Thoughts on a Balloon Frame

Our next IRONSandLADDERS author is a Lt. on a truck company in downtown. He has served our city for 28 years and set a great example of being a tradesman to all. Here is some of his thoughts relating to the following video and other thinking points that arise with balloon frame fires.

 Note on the Video: when you click play the video will not show on our site. Click the “Watch on You Tube” link that comes up after clicking the video. If you are not getting the right video click this link http://www.youtube.com/watch?v=aTQWNCeCBvQ

 TWO STORY BALLOON FRAME FIRE 

  It’s often said that when fighting a fire in a balloon frame structure, the fire department can do everything wrong and still make a successful hit or we can do everything right and still burn it down. There are many reasons for this: undetected fire in hidden voids and confined spaces (to include the attic), misuse of PPV, and not recognizing the importance of vertical ventilation in these structures to name a few.  The questions that came to mind when I first watched this video:  

– What were the fire and smoke conditions on initial arrival?

– Because of the amount of fire that is showing from behind the chimney when it fell; did the fire start in the chimney chase on the first floor and travel to the attic? If it traveled to the attic could it also have dropped down to the basement?

– Was it the action of a firefighter pulling ceiling on the second floor that caused the backdraft or smoke explosion?

Below is my short list of “Watch-Out Situations” when dealing with balloon frame structures. Some may pertain directly to this video while others may not.  

PPV – Due to the air movement in the hidden voids and confined spaces, to include the attic and basement, consider not using PPV until it’s confirmed that the fire is confined to a room and/ or its contents. Another situation would be the fire that’s confined to the hidden voids and confined spaces; these must be identified and isolated if you are going to stay ahead of the game.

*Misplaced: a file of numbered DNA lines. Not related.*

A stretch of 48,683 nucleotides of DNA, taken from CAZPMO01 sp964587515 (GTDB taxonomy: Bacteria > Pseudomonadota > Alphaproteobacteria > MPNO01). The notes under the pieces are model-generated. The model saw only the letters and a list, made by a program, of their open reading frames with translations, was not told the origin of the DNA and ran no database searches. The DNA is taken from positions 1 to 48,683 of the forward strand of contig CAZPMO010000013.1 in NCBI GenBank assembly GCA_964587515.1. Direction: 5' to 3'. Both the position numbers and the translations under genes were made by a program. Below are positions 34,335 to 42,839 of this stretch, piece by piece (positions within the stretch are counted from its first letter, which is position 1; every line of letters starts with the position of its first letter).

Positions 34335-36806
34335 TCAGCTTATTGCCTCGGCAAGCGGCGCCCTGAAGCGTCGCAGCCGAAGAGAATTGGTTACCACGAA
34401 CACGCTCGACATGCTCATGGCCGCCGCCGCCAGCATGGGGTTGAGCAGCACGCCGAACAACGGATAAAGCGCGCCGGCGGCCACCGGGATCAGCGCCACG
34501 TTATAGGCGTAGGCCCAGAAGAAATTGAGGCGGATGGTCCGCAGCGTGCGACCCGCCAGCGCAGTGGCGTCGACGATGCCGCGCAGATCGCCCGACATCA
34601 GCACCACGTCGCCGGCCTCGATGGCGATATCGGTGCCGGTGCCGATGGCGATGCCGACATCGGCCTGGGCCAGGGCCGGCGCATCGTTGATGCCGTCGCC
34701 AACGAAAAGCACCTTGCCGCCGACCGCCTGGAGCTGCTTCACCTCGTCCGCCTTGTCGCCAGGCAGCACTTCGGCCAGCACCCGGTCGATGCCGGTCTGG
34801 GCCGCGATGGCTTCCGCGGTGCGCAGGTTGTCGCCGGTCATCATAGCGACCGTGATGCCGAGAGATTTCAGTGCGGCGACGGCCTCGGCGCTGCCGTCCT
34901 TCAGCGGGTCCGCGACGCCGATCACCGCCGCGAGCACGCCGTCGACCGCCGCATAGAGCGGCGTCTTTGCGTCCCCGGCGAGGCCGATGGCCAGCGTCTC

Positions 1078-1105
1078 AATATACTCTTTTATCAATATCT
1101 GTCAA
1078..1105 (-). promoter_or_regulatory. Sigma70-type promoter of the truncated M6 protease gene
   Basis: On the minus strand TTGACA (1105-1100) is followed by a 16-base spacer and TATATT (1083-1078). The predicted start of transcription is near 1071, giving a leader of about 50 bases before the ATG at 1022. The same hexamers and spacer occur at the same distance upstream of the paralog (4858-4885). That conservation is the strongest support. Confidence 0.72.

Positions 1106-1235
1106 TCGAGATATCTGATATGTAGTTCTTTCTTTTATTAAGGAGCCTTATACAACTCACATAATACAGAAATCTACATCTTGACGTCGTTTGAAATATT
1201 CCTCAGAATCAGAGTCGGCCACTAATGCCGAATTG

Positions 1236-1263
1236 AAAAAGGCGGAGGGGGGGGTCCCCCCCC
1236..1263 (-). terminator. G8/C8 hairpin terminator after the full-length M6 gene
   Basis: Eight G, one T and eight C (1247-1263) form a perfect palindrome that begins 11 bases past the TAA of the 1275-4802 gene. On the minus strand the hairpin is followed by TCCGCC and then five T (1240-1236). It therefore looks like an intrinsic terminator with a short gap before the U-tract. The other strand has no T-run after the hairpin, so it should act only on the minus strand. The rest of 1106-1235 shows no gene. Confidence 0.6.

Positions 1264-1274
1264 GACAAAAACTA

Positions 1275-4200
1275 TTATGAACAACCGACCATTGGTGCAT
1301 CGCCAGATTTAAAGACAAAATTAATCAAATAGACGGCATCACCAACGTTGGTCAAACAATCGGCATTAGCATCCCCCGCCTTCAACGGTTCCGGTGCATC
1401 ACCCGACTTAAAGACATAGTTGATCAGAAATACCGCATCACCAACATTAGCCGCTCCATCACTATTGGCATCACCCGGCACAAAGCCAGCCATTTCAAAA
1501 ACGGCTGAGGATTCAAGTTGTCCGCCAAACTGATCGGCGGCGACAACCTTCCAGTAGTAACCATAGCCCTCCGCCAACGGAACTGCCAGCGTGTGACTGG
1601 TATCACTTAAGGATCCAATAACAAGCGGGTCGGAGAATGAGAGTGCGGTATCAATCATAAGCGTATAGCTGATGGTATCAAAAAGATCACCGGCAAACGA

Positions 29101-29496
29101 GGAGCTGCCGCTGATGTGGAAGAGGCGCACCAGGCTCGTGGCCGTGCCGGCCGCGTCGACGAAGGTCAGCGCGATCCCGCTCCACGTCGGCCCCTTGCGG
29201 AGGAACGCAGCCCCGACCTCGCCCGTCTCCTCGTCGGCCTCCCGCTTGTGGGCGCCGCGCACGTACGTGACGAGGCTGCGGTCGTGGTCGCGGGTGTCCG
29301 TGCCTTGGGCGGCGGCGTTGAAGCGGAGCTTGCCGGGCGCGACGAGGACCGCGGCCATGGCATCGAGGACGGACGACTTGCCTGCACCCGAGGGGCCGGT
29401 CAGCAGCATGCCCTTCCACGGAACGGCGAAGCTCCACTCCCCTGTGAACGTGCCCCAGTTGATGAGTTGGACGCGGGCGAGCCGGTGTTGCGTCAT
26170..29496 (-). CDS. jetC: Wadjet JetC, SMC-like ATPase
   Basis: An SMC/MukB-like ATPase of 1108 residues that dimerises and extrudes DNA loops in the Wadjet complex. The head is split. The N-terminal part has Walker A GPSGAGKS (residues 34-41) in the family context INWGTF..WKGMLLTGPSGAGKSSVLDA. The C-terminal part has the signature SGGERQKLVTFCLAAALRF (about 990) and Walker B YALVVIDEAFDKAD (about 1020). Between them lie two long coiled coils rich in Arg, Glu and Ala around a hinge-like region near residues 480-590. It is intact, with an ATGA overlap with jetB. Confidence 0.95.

RECON – The initial arriving truck company needs to RECON the fire floor, the basement and the attic. These structures can be large and are often converted into apartment buildings. The crew that’s deploying the initial attackline may need aide in finding the stairwell that leads to the fire room.

VERTICLE VENTILATION – An attic that has trapped hot smoke and fire gases must be relieved by venting high and on the leeward side when possible. To do otherwise may result in a similar event like the one that played out on this video. I place a high consideration on having the Ladders crew place the aerial to the roof on arrival while the Irons side performs RECON. I would not have considered using PPV.

CHIMNEYS – ALWAYS a concern in a structure where two or more stories of chimney brick were laid 100 years ago and have been subjected to fire conditions. Never mind that the darn thing could fall with a gust of wind due to termites, old and weak mortar and an under-engineered foundation. Keep your eyes up when around these things; safety officers should make this a priority concern.